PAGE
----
Pollinating Drones

Have you ever wondered where are all the bees going? In reality, they are not going anywhere, they are getting killed off by insecticides and pesticides.  Even with the bee population dying scientists have found a unique way to take their place in nature… drones.  Scientists have been thinking of a way for drones to be the next pollinators if bees become extinct.


Bees Contribution to Our Food Source

How do bees contribute to our crops survival?  Bees contribute to most of our crops by pollinating them, so they can survive. Most of our crops require bees to survive.  What will happen to our crops if the bee population dies out?  We could see a decline in produce in the super markets with about half of the fruits and vegetables gone.  The other produce we buy will cost more because of the drop in the overall food supply. Bees also pollinate most of the plants on earth. If the bee population dies out then the plants that the bees pollinate will in turn go extinct.  A lot of animals around the world are herbivores, which means that they only eat plants.  Bees not being around to pollinate plants will create serious food shortages for many herbivores.  For example, deer eat plants and flowers, and wolves eat deer.  It’s easy and clear to see the dangers of a declining bee population on the earth’s overall ecosystem. Is it possible that Drones can really help?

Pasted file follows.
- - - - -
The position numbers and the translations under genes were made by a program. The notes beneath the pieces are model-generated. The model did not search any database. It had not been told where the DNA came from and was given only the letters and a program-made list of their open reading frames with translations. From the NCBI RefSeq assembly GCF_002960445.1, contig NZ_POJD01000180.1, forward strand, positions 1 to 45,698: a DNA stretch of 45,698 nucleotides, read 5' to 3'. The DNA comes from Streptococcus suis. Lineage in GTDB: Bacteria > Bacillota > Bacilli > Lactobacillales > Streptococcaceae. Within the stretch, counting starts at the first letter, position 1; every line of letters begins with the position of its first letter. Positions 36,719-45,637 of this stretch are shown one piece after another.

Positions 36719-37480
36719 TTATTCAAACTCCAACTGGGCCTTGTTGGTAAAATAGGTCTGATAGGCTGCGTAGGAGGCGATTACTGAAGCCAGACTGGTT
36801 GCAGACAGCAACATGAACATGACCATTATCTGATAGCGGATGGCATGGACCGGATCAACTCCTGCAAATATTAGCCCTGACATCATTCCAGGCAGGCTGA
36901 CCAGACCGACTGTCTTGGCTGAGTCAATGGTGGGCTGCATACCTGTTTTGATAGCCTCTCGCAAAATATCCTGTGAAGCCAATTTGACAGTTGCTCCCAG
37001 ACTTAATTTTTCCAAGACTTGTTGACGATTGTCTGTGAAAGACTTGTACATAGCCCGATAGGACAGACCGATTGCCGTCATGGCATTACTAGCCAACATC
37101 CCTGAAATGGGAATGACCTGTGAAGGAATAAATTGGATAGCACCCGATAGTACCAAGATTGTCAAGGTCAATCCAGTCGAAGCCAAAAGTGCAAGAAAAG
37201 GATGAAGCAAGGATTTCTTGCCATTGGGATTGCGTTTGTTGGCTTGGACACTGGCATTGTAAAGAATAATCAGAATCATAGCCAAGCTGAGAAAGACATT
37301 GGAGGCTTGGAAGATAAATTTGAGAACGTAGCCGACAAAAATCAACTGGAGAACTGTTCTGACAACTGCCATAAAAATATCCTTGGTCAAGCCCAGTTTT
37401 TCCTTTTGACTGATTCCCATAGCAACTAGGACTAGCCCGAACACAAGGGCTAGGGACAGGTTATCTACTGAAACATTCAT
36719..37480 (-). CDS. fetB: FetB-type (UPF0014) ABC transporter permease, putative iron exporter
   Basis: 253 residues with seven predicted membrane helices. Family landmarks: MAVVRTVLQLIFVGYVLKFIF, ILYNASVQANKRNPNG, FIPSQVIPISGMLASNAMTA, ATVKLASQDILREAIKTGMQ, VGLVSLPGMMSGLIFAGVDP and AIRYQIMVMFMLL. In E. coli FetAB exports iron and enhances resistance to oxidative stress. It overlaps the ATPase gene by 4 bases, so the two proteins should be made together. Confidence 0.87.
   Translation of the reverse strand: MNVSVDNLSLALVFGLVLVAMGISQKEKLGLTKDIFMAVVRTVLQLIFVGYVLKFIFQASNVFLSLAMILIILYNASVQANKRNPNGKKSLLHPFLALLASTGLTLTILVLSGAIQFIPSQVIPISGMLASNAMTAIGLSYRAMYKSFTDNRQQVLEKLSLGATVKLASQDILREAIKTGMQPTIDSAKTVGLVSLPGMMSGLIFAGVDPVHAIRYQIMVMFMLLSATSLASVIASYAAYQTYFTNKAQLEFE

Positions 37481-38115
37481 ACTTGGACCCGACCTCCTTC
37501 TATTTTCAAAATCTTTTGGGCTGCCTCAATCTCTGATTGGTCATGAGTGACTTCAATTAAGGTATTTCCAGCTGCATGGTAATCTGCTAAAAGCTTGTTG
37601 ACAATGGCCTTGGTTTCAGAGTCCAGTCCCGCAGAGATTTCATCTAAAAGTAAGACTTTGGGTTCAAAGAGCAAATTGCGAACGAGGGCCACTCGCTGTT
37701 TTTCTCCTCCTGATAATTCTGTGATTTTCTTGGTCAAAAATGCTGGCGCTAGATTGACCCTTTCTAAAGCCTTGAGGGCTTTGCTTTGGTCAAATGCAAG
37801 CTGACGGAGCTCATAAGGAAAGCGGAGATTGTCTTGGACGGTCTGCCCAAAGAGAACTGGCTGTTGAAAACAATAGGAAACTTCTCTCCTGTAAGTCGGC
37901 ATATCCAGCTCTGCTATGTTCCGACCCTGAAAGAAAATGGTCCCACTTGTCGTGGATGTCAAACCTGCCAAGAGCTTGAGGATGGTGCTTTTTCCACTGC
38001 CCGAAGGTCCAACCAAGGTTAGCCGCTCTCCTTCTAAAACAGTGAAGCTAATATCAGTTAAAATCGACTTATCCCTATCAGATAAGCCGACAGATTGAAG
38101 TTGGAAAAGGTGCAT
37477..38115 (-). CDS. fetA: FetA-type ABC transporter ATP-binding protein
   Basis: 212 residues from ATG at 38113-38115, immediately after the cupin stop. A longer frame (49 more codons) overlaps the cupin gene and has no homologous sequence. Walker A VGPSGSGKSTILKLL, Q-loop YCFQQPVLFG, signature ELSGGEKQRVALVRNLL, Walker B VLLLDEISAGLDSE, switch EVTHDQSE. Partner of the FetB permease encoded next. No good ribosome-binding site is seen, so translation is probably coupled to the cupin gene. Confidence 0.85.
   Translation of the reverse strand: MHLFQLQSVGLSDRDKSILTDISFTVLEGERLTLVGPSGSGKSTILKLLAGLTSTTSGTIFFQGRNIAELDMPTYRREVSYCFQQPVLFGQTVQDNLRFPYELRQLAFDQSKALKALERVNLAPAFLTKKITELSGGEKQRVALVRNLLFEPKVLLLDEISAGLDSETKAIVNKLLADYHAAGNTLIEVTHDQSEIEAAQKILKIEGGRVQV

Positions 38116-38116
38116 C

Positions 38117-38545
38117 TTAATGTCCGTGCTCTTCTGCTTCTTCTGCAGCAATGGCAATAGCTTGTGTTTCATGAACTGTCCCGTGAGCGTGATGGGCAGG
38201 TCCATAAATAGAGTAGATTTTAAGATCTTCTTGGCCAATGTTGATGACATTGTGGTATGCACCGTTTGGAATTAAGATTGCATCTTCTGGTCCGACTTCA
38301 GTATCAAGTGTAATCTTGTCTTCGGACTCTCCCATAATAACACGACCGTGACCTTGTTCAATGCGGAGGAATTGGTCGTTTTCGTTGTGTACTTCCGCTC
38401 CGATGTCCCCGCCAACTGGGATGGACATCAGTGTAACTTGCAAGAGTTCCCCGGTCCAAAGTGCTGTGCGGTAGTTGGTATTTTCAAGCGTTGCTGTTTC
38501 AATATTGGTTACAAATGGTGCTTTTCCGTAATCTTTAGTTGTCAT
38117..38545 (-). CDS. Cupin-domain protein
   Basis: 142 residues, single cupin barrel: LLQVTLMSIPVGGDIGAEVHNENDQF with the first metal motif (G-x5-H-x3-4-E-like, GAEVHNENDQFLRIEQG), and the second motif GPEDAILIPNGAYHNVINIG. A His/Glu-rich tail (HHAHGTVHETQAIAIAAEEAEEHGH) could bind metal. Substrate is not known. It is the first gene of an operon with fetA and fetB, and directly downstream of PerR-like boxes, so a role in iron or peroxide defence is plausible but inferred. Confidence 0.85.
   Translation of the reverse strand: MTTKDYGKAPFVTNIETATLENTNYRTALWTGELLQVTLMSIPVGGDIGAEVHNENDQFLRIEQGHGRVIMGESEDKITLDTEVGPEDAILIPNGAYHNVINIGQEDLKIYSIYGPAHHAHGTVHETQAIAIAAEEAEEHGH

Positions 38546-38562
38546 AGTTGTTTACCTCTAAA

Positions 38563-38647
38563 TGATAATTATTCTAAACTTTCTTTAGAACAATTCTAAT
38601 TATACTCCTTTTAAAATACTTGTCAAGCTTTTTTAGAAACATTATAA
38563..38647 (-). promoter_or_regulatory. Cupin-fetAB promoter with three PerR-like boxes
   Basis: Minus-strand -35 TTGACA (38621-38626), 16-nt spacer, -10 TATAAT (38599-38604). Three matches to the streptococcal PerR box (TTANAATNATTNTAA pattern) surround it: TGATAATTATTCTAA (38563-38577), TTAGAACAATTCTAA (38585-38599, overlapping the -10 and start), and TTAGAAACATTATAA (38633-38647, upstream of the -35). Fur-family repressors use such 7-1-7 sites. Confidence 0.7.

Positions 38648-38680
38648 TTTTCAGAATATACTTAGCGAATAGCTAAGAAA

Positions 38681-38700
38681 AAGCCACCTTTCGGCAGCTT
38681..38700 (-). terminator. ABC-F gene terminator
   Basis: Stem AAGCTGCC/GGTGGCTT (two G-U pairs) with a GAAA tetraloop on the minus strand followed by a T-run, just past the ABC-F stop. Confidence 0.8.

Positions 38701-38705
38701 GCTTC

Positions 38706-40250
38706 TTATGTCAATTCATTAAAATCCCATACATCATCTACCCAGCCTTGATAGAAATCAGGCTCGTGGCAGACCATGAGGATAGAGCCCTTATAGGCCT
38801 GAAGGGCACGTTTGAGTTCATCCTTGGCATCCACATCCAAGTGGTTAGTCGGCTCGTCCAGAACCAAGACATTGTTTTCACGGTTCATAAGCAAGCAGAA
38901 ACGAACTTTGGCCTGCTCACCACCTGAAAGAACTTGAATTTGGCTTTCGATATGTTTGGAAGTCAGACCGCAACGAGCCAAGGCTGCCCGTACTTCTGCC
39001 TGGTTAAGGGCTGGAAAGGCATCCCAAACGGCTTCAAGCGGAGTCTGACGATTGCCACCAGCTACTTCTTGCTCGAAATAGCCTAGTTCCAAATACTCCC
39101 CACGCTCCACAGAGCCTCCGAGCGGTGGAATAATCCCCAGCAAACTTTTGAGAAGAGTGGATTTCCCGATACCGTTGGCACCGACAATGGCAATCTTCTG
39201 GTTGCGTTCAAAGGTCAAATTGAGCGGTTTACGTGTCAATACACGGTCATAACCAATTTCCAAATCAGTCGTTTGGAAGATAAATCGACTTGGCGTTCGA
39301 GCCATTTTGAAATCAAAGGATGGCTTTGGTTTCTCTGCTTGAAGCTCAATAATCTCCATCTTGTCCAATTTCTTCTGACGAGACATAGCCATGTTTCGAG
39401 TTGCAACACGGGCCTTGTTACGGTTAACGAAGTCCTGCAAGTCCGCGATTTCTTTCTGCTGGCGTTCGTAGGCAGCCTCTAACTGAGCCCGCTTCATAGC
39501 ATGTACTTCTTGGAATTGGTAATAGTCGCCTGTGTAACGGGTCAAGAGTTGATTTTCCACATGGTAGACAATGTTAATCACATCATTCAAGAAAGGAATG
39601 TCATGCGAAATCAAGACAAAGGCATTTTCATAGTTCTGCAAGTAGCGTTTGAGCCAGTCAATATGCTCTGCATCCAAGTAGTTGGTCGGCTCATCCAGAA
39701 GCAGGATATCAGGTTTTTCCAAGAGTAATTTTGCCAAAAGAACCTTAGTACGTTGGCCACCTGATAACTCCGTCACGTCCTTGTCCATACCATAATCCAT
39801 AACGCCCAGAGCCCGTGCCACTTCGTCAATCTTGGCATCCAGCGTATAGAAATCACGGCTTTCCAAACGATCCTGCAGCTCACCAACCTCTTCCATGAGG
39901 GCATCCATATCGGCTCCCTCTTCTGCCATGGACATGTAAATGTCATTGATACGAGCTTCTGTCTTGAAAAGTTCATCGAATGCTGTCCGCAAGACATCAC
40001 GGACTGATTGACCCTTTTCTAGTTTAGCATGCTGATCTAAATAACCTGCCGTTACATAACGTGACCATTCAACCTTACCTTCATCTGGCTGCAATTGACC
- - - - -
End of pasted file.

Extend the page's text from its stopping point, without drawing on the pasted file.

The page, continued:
Drones as Bees

Scientists have come up with a way for tiny drones to pollinate plants. Scientists have tested how the drones will be used to pollinate flowers but are far from perfecting drone pollination in general.  The first test that was conducted included gel delivered by a drone with pollen that would stick to the flower stem, but the pollen wouldn’t remain on the gel long before falling off.  The second, more successful, test was with horse hair because it acted as a bee’s fuzzy exterior, a better more natural place for pollen to attach. Constructing and operating a single drone is not that difficult, the problem lies in the automation and management of hundreds or even thousands of tiny drones. Many questions arise like; air space issues and even pollution. Another question is how much human involvement is needed to manage a drone pollination program. The bottom line is that the idea of drone pollination is interesting and holds a lot of potential but many important obstacles must be overcome. Stay tuned for more ways on how drones could be used in future posts.


Check out our website for ways to become a certified drone operator just in case you might be asked to pollinate the earth.